In the midst of the shooting crisis: police on patrol for 16 hours

In the midst of a shooting crisis: police on patrol for 16 hours

and Denis Therriault MISE À DAY

In the midst of a shooting crisis, Montreal police officers have to work more than 16 consecutive hours without sleeping due to a lack of personnel.

10 p.m. A policeman begins his night shift, which is normally due to end at 6:30 a.m. the next morning. Except that due to the shortage of patrollers, he must continue the job until 2:30 p.m.

Sixteen and a half consecutive hours at work, aboard an emergency vehicle and with a gun in the belt, this is the kind of situation that regularly occurs at the Service de police de la ville de Montréal (SPVM), according to our information

“Some people fall asleep at the wheel. Decision making is severely affected. It's dangerous for the public and for the police,” says André Gélinas, former shooting instructor at the SPVM.

Over the past few weeks, our Bureau of Investigation has collected testimonies from several police sources. on the extent of the problem. Some fear that fatigue will eventually cause a deplorable event. 

“A policeman who could not stand up after twenty hours had to take a nap in the back seat of the patrol car. He shouldn't fall apart,” said a police source not authorized to speak to the media. 

“Others had to stay at work to protect a crime scene after they made a “double””, indicates another source to the SPVM.

No exceptions

To these hours is added driving time to go to the work and time to return home. 

However, in fact, between the time a policeman wakes up in the morning and the return home the next morning after a “double”, he has often spent 24 hours without sleeping, sometimes more.

“We find this kind of situation in almost all posts on a regular basis”, says one of the sources.

Also according to our information, posts 20 and 21 (downtown), the post 38 (Plateau-Mont-Royal) and post 39 (Montréal-Nord) are among the places where the situation would be the most alarming. 

And as if that weren't enough, 68 patrol officers were recently assigned to the new gun violence unit, meaning even fewer police officers are available to respond to calls.

< strong>A criminal schedule

According to the Canadian Center for Occupational Health and Safety (CCOHS) of the Government of Canada, “24 hours without sleep equals a blood alcohol level of 0 .10mg/ml”.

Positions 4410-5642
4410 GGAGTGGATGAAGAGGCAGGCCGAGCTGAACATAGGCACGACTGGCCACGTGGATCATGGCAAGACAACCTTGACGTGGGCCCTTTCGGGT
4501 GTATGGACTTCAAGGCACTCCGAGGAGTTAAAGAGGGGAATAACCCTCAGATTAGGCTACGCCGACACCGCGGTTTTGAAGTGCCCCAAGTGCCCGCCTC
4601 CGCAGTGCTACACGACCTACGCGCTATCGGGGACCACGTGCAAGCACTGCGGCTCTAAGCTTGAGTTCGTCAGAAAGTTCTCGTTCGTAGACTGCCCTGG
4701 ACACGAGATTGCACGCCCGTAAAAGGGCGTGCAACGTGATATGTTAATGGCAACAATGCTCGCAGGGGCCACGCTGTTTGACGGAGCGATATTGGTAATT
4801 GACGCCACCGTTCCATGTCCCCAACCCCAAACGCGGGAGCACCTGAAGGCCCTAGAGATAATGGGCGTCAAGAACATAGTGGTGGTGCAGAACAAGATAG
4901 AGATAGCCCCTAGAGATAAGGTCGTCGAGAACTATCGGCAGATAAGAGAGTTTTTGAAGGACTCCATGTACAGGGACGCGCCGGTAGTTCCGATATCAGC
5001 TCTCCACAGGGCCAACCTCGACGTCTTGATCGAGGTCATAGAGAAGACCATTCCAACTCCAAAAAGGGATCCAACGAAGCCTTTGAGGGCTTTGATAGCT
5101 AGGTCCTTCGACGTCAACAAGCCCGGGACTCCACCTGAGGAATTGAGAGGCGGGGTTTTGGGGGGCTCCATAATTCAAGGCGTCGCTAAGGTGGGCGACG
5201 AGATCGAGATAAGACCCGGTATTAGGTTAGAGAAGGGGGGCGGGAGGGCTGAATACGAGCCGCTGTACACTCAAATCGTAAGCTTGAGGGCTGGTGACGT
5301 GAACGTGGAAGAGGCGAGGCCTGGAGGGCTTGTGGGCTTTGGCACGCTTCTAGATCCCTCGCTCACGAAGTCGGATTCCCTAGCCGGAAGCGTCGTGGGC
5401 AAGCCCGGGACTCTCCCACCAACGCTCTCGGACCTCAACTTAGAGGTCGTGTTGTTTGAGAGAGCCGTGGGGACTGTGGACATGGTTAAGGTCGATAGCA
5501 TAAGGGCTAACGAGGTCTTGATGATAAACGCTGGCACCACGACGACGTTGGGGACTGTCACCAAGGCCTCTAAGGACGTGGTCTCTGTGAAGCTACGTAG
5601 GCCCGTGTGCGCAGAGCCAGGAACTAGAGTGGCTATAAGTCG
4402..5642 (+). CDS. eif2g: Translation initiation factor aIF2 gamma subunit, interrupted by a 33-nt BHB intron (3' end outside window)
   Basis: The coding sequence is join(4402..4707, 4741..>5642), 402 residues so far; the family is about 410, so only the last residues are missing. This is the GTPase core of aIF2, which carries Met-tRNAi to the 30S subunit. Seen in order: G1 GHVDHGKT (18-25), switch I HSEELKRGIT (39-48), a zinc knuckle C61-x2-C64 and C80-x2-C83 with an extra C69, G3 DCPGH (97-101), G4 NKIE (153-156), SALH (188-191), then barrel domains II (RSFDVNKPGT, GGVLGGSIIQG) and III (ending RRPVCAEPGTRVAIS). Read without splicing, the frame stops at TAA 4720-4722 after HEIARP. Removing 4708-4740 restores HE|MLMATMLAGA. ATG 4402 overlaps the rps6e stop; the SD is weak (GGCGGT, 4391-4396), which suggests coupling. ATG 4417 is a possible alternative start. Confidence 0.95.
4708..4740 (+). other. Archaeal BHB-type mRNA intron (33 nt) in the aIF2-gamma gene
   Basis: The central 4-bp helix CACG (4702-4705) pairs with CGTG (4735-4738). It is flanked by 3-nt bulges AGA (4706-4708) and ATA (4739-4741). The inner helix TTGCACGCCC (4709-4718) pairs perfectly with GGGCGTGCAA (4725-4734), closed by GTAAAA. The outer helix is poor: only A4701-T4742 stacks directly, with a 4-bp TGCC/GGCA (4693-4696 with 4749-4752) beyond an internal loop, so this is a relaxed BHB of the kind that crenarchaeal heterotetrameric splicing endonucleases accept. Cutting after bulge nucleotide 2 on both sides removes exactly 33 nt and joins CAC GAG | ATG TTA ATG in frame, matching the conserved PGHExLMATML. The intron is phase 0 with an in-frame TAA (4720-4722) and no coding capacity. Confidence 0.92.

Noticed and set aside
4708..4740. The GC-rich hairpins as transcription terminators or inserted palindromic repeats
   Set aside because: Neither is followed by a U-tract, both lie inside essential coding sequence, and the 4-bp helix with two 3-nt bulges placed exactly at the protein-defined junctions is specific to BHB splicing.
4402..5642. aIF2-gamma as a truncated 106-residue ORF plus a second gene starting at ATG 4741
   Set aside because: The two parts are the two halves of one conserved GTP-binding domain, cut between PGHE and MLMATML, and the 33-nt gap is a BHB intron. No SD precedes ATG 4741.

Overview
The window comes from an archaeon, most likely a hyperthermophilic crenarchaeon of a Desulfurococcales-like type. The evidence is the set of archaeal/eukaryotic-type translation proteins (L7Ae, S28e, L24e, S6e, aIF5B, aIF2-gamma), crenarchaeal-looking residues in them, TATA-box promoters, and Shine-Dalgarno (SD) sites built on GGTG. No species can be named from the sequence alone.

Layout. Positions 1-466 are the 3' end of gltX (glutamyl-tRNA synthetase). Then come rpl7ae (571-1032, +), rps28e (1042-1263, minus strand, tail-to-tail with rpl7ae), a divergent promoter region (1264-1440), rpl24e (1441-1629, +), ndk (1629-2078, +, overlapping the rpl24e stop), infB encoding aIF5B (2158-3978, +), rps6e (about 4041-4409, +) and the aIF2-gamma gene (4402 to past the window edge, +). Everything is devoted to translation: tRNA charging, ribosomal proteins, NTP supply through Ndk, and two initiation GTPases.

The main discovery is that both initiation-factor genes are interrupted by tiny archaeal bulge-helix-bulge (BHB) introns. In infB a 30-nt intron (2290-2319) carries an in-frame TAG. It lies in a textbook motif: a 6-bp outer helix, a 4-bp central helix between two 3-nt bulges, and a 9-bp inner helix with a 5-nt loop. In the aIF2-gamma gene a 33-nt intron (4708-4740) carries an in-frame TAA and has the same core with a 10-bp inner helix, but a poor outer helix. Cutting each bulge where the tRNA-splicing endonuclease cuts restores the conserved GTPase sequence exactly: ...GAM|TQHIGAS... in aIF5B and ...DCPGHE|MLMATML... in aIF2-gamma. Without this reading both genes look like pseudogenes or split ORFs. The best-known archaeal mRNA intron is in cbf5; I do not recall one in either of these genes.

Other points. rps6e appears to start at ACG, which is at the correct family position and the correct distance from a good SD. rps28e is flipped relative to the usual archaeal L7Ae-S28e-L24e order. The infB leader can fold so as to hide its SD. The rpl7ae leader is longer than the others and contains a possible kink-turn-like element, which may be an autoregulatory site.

However, driving with a blood alcohol level that exceeds 0.08 mg/ml constitutes a criminal act. 

Also according to the CCOHS, fatigue can reduce mental functioning, affect judgment and concentration , slows reaction time and increases dangerous behavior. 

Minister of Public Security, Geneviève Guilbault, recently announced financial assistance that will increase the number of police officers in Montreal by 450 five years from now.

At the end of August, our Bureau of Investigation demonstrated that this would be very difficult to achieve, considering that 1,673 police officers could retire by the end of 2026.

MANY D 'OVERTIME

The shortage of police officers and the firearms crisis are so serious that the valves for overtime are 100% open at the SPVM.

According to our information, the chief inspector of the South-West region, Brigitte Barabé, recently mentioned internally that the SPVM would not limit overtime.

In March, our Bureau of Investigation revealed that the overtime bill had risen from $7 million to $12 million over the past two summers.

► Do you have public interest information to share about the police? Contact me confidentially at 514 212-3937 or at marc.sandreschi@quebecormedia.com. 

Lack of sleep vs blood alcohol level

  • 24 to 25 hours without sleep equals a blood alcohol level of 0.10 mg/ml
  • 21 hours without sleep equals a blood alcohol level of 0.08 mg/ml
  • 17 hours without sleep equals a blood alcohol level of 0.05 mg/ml

Source: CCOHS

High demand

  • Over 425,000 calls to 911 forwarded to the police
  • 346 305 of these calls require “immediate” intervention (priority 1), “diligent” intervention ( priority 2) or “rapid” intervention (priority 3)

Source: SPVM Report 2021

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